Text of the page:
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Topic: Energy Stocks

Clean energy stocks: strong on emotional appeal but weak on investment strength

As with any theme investing, consider clean energy stocks very carefully before you dive in

Some investors go through a phase when they know just enough about a particular investment to be a danger to themselves and others.

All investments come with a mix of risk and potential reward, including clean energy stocks. The greatest danger comes when you understand the mechanics of an investment, but you’re missing some of the details. Your understanding of the potential reward can make you greedy, while the gaps in your knowledge limit your natural, healthy sense of skepticism.

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Clean energy stocks as a form of theme investing

Theme investing has wide investment appeal, simply because the association with a particular investment theme seems to make profit easier to come by, if not inevitable.

For example, many investors have asked about investments that tap the global economy’s growing need for clean water. A number of companies qualify as potential water investments. But many labour under major drawbacks such as a need to deal with troublesome and corrupt bureaucracies in countries most in need of clean water. Some also lack of significant profit prospects and have insiders whose real talent is stock promotion rather than water investment.

(It’s easy to launch a stock promotion that taps into a popular investment theme. It’s much harder to launch a successful, profitable business, and that’s why most stock promoters fail at it.)

Themes like clean energy stocks can cause you to overlook crucial details

A key problem is that if the theme is your overriding investment consideration, it’s all too easy to get sloppy about the details. You may come around to the view that the theme is so powerful that you can safely disregard p/e ratios and other measures of value and risk. You may wind up basing investment decisions on offhand projections or self-serving advice from promoters.

Mind you, facts support many popular investment themes. Keeping those facts in mind can help you spot stocks with extra potential. But if you let the theme make the decisions for you, you are sure to overlook risk.

Why clean energy stocks only carry limited investment appeal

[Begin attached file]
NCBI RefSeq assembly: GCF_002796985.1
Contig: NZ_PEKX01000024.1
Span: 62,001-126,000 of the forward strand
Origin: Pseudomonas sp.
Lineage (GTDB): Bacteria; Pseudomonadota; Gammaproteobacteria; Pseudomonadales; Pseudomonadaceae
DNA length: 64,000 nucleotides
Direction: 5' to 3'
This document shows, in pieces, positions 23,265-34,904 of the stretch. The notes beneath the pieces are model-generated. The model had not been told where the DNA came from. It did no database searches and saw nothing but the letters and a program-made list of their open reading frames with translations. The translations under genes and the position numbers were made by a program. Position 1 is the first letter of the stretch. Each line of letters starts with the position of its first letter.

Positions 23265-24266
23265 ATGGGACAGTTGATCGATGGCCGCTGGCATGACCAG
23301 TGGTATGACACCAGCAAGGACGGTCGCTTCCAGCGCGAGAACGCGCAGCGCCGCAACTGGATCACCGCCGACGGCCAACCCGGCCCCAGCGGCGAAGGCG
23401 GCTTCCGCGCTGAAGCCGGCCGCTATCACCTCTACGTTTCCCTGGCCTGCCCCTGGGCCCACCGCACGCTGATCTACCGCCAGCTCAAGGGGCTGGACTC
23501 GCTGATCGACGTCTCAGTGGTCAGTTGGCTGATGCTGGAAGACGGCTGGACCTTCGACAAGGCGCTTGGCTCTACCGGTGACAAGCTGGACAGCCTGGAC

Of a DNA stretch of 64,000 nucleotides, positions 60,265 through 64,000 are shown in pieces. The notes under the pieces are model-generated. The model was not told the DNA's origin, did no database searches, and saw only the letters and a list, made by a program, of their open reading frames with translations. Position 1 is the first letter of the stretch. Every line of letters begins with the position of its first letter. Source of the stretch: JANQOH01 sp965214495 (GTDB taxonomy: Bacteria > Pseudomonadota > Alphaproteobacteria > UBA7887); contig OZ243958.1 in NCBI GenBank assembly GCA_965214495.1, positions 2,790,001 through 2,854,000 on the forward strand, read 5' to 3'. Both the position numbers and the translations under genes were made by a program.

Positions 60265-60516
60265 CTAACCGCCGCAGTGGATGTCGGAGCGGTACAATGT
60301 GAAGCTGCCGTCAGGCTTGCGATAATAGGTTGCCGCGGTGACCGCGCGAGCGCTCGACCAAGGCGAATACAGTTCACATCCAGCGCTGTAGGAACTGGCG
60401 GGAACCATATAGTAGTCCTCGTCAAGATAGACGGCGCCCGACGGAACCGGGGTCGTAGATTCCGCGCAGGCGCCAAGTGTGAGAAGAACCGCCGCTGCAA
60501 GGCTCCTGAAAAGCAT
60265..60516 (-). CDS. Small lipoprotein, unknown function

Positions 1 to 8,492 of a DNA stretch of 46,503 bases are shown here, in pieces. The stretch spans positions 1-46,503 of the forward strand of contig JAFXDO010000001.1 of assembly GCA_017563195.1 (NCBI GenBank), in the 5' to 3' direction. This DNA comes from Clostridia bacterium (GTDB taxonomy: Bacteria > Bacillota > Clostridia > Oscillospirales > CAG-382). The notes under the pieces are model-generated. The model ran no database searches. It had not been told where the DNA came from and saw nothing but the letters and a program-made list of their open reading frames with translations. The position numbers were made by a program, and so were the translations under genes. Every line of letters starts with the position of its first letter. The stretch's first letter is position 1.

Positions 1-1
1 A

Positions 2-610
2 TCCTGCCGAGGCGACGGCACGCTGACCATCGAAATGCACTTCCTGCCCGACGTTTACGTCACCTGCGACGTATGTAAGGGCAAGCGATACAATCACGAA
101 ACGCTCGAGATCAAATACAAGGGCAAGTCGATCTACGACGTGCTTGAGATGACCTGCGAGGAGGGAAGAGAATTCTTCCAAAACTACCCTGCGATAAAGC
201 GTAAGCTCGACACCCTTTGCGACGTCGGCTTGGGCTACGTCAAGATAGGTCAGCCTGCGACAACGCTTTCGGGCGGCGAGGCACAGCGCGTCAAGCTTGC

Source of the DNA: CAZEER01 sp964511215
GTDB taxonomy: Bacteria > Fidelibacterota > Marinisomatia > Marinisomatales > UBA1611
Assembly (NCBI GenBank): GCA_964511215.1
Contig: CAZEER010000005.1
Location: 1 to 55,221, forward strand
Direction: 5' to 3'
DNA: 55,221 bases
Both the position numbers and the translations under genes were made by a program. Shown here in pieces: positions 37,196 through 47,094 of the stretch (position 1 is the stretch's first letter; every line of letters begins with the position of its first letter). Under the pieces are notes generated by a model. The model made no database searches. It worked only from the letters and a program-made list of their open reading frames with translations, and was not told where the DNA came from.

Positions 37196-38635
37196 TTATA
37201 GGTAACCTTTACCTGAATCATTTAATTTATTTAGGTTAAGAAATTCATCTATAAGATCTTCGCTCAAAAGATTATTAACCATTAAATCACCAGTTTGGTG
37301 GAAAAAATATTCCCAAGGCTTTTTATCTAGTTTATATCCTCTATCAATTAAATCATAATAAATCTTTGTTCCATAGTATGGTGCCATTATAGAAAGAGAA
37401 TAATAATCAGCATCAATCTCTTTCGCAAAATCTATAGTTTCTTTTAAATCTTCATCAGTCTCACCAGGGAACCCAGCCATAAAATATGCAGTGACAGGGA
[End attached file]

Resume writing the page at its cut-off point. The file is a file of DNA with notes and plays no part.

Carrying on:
Successful renewable and clean energy stocks use steady research spending to come up with pioneering technological advances.

Successful investors now recognize that research and development spending is today’s best-hidden asset. That’s because companies have to treat this research spending as a day-to-day expense, much like maintenance or tax payments. So research spending comes right out of their current years’ earnings.

When they do it right, research and development spending is more like a long-term investment than an expense. When it pays off, it can yield dramatic long-term gains—but the risks are high with green energy stocks.

So, to cut your risk, we recommend that you focus on alternative energy stocks that already have a sound base of operations elsewhere. That helps offset the risks of expanding into renewable-power production.

Cut your clean energy stock risk by sticking with stocks that have a sound base of other operations

Those established businesses provide steady revenue streams, and that helps the company offset the risks of expanding into renewable-power production.

Risks, like subsidy cuts, are one of the main reasons why we continue to recommend that you focus on, for example, solar energy stocks that have a sound base of other operations, such as hydroelectric or wind power, to offset the added risks involved with investing in solar power. An energy company that is solely developing technology in solar power can be a very risky investment.

Keep in mind that at TSI we recommend that energy stocks as a group make up only a limited portion of your portfolio. They should be just a part of the total amount investors hold in resources stocks. That’s less than 20% for a conservative investor or as much as 30% for an aggressive investor.

How often do you make investment decisions based on an emotional appeal?

Clean energy stocks have both potential and risk. Too often, though, the idea of clean energy overrides our eye for details. Have you invested in clean energy without looking closely at financial indicators? How did it work out?


  • As generalizations, this is a helpful article for the enthusiastic but ill-informed. The points on water are especially well taken. It does not, however, cover the risks of traditional energy as well–beyond the obvious environmental ones. BP, for example, in the Gulf was an accident waiting to happen to a company that was not managing basic geotechnical risk in a responsible way. In varying degrees, the entire gas and petroleum industry have many of the characteristics of a sunset industry, like coal. How long the sun will take to go down on the industry is a complex and difficult question to answer, but in the long run, it will set. And all it will take is a few advances in electrical storage and efficiency to be developed to hasten that along, at great speed. A great deal of money flowing from private sources at the top of the technology world is betting that will happen, soon. That would be an interesting story to cover; I suggest boning up on that from sources at MIT, Cal Tech, Google, etc. So, good work on this one, but take on the wider problems in energy if you can manage it.

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